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Monday, March 5, 2018

Edited somewhat, but here's my rant

Now, keep this in mind: I don't often use my blog as a position from which to protest, and I seldom if ever repeat things over and over in a blog post. I'm usually determined to avoid the over-use of boldface, red ink, underlining italic, just as I try to avoid grammatical errors, and a mixture of different typefaces...but you might now guess I feel very strongly about this subject.
Most of the time I want my blog to be entertaining but every now and then I want it to make you think.
So, for this week, it's a make-you-think blog post. You might think as I do, and of course you might not, but for what it's worth, these are the news:

Ottawa recently announced major changes to the way pipelines and tar sands projects are approved...


Now... NEW projects

will have to follow NEW rules!


This is wonderful for Canada!


But here’s the problem, and it bears repeating, so I'll probably say it again:

The largest open-pit tar-sands mine ever proposed
in the history of Canada is 
still slated to be approved
using archaic fossil-fuel friendly rules!


Yes... "still slated to be approved using
archaic fossil-fuel friendly rules!"

The government of Canada should have the sense, and I hope it does, to retroactively change the conditions under which a new mine can operate, ensuring that such a massive new project will have to avoid the use of methods that would continue to endanger land, lakes, rivers, oceans, and wildlife. New technologies do exist. Just look to Europe for confirmation. Itty-bitty forward-thinking countries with great big ideas: solar power, of course; windpower, for instance—heating entire cities with hot-water underground heating, some of those countries!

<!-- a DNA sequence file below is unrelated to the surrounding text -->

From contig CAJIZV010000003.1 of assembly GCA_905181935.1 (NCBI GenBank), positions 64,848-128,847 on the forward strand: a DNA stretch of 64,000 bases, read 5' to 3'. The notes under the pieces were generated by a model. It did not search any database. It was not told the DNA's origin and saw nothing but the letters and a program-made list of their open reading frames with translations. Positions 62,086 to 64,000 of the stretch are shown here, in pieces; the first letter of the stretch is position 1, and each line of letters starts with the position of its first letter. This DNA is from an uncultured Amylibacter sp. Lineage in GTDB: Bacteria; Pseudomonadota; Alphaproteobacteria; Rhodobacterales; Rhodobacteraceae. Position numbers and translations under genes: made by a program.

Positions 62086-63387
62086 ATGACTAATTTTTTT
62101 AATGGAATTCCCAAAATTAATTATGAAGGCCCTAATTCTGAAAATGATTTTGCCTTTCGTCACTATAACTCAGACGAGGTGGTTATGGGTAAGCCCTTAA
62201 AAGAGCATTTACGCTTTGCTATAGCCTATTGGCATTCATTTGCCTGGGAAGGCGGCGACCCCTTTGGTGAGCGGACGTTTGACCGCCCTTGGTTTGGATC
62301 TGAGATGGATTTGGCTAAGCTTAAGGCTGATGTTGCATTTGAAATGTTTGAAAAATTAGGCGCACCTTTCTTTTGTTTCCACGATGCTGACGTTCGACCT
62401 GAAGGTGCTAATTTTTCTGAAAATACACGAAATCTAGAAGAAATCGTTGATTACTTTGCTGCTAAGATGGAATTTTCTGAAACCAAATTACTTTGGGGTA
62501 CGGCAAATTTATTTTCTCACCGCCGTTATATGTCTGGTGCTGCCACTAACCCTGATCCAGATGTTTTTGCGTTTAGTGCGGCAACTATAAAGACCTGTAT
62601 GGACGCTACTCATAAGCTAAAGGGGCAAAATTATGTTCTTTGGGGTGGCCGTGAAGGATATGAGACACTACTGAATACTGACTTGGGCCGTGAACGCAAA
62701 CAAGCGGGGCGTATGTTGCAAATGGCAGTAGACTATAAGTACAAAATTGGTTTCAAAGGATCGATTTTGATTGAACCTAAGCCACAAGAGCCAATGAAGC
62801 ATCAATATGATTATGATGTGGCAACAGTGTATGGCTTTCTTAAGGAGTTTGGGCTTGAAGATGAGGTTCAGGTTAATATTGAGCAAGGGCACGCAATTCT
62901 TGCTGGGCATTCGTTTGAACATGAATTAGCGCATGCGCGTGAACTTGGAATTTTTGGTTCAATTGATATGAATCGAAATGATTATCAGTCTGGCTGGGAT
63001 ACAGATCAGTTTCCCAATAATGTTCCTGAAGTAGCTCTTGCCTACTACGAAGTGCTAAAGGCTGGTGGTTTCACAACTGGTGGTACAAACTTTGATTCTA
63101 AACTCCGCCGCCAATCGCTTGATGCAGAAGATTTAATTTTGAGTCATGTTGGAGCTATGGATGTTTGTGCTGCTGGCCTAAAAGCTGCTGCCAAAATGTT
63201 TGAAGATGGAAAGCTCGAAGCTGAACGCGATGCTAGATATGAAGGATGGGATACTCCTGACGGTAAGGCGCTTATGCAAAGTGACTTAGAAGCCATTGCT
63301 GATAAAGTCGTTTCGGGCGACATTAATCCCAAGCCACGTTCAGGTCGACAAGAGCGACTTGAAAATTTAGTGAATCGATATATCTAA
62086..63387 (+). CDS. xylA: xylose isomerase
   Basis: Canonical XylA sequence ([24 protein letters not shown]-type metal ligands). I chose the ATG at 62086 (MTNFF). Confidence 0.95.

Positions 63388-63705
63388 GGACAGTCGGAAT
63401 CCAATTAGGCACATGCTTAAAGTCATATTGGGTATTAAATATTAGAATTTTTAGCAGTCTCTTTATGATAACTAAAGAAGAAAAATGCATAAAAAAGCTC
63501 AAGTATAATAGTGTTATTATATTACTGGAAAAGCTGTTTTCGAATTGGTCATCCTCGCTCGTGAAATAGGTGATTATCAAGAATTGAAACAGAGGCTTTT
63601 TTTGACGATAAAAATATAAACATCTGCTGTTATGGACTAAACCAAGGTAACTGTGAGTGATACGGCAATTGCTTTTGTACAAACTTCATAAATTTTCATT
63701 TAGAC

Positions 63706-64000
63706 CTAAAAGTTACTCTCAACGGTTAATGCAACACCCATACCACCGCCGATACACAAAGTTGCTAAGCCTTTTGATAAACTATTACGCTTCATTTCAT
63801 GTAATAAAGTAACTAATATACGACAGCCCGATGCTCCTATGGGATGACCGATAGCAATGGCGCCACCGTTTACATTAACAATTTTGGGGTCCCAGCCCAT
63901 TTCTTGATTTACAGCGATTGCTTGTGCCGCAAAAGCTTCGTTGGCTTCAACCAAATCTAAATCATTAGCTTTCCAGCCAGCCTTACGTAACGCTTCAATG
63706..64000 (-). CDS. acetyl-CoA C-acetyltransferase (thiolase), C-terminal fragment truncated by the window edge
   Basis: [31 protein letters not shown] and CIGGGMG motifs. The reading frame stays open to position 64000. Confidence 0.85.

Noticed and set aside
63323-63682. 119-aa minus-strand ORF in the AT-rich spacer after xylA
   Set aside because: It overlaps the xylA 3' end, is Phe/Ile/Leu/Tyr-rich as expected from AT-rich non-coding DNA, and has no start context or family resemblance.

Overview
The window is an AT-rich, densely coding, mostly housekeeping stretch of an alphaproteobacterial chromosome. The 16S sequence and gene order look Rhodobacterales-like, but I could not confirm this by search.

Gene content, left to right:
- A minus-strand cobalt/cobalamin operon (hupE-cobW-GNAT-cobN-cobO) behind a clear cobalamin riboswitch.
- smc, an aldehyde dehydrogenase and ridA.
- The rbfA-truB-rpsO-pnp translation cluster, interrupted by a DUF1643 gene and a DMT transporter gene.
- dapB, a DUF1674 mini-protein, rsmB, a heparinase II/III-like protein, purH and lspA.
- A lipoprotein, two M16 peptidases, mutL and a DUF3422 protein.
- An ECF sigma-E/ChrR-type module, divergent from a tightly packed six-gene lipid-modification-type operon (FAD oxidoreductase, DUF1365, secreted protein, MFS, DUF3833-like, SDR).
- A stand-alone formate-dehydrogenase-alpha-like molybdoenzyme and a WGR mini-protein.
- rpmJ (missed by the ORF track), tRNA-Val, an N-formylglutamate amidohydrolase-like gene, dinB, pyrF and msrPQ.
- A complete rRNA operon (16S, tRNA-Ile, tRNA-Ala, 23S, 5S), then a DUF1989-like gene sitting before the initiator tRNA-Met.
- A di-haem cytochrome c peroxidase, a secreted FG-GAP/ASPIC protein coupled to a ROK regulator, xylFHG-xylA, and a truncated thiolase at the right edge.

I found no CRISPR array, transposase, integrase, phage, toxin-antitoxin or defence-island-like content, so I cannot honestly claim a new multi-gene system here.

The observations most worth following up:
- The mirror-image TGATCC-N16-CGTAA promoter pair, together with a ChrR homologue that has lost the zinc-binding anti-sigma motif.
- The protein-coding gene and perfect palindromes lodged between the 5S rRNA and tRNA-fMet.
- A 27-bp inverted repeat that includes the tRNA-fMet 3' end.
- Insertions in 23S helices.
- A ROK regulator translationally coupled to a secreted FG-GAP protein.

I now live in the Canadian province of Alberta, which has thrived on its oil reserves ever since its big oil boom in the 1960s. I spent most of my life in my home province of British Columbia, and I definitely remember the 60s when jobs were scarce in Alberta, when Albertans flocked to BC to find work. Some became lifelong friends.

But then came the Alberta oil boom and all hell broke loose...

I'm guessing environmental issues were not high on the list of considerations during the rush to make Alberta rich. It's likely no one even thought of the environmental impact of a massive oil boom.
Workers from across Canada, especially from eastern provinces, flocked to Alberta, where they made enough money to be able to fly back and forth to Newfoundland or other eastern provinces whenever they wanted to see their families.
(My husband's favourite joke, which he often uses when he's visiting Fort McMurray in northeastern Alberta: How do you recognize a Newfie in Alberta? He's the one who wants to go home!)

So, yes, all hell broke loose and, since then, life was exciting in this province... excitement about the oil boom which was good for Alberta's politicians and rule-makers, most of whom overlooked environmental dangers, because the boom was good for the economy.

The oil industry wasn't so good for the northern landscape, however, and it seems environmental considerations would have been bad for the oil boom and thus for the province's newly booming economy, so any environmentalists who happened to live in Alberta were largely ignored.

Now, just look at this photo, and imagine this is your back yard:

 

This Tolkeinesque landscape is not my dream for the Canadian province of Alberta, but it could happen.
Birds and animals of all kinds are endangered.



   

























I am taking the position that the government of Canada should reconsider the matter of the huge new open pit tar sands mine being developed under the old rules.